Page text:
The Georgia Supreme Court Clarifies Rules for Cancellation of an Automobile Insurance Policy

In Reynolds, the insurer denied coverage for an automobile accident which occurred on August 2, 2006 involving the insured’s son and which took the lives of two passengers. On July 10, 2006, the insurer, Infinity, had sent out a cancellation notice indicating that in accordance with the terms and conditions of the policy, the policy would cease providing coverage as of the cancellation date of July 25, 2006. The header on the notice stated “CANCELLATION NOTICE, NON-PAYMENT OF PREMIUM” and the cancellation date of July 25, 2006, was set out in a small box at the top of the notice and again in another small box at the bottom of the notice. The notice, however, also contained payment options and a detachable payment stub to be returned in the event a premium payment was remitted.

The insured argued that because the notice also contained a payment option it was ambiguous and could not be construed as a clear notice of cancellation of the policy.

The question asked by the 11th Circuit was:

“Is a notice of cancellation, properly given after the premium is past due, ineffective because it provides an opportunity for the insured to keep the policy in force by paying the past-due premium within the statutory ten-day period?”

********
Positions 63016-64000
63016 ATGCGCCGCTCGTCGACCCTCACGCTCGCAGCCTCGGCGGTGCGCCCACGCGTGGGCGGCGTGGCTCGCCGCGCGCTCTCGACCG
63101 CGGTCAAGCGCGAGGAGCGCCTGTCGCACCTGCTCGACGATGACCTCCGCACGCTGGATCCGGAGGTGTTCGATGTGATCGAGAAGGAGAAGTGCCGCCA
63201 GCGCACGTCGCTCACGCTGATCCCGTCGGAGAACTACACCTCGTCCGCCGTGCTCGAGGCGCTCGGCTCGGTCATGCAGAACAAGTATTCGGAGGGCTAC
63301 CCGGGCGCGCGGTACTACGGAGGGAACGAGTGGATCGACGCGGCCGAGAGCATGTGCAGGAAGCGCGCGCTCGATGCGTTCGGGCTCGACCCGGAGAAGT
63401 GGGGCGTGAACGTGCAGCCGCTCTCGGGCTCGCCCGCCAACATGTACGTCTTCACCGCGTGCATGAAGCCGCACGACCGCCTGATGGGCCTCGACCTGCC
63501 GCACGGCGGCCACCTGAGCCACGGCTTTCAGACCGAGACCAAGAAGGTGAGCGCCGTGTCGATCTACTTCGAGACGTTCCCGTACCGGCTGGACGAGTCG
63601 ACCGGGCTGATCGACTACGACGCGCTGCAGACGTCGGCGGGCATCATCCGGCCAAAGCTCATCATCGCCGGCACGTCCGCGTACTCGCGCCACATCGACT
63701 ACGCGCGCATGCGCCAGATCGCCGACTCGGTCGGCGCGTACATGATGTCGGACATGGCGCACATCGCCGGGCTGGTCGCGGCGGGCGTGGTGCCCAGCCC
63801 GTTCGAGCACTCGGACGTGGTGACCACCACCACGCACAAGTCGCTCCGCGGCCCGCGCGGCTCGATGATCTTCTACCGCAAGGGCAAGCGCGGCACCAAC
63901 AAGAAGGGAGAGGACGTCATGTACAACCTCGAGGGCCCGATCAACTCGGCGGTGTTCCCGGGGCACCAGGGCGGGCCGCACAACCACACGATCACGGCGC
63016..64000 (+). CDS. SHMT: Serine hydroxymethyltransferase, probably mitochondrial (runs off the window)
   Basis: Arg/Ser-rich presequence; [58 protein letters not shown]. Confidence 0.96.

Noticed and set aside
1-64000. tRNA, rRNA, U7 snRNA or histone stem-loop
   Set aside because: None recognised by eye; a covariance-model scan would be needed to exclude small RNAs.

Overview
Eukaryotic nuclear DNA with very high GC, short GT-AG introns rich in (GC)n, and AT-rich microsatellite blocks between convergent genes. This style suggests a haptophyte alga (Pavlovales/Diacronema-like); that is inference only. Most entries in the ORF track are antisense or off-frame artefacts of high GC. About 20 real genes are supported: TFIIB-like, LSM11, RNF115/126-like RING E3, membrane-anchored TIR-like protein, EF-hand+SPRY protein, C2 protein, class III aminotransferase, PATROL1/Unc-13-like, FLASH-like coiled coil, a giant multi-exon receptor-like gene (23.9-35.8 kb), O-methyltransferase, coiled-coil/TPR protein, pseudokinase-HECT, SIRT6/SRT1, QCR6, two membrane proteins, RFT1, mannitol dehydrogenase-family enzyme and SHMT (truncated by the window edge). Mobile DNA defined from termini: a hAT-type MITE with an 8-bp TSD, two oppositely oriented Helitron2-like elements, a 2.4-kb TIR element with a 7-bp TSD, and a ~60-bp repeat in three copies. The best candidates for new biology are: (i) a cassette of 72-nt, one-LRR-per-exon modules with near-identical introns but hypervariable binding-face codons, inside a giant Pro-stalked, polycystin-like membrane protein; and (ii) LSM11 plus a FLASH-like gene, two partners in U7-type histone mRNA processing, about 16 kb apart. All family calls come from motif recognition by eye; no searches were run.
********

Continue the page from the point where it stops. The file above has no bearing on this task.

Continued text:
The answer given by the Georgia Supreme Court is “no.”

Interestingly, three Justices of the Supreme Court, relying on their interpretation of existing Georgia law, disagreed and found that the notice was ambiguous simply because it provided for a payment option.

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About the Author

Michael Rust graduated from Emory University in 1980 and Emory University School of Law in 1983 where he was Notes and Comments editor of the Emory Law Journal (Law Review). Since that time, he has maintained an active trial practice in the state of Georgia both in State and Federal Courts. Mr. Rust teaches litigation as part of Emory University School of Law’s annual Trial Practice Program. He has received AV rating from Martindale Hubble, the highest rating afforded to lawyers by their peers.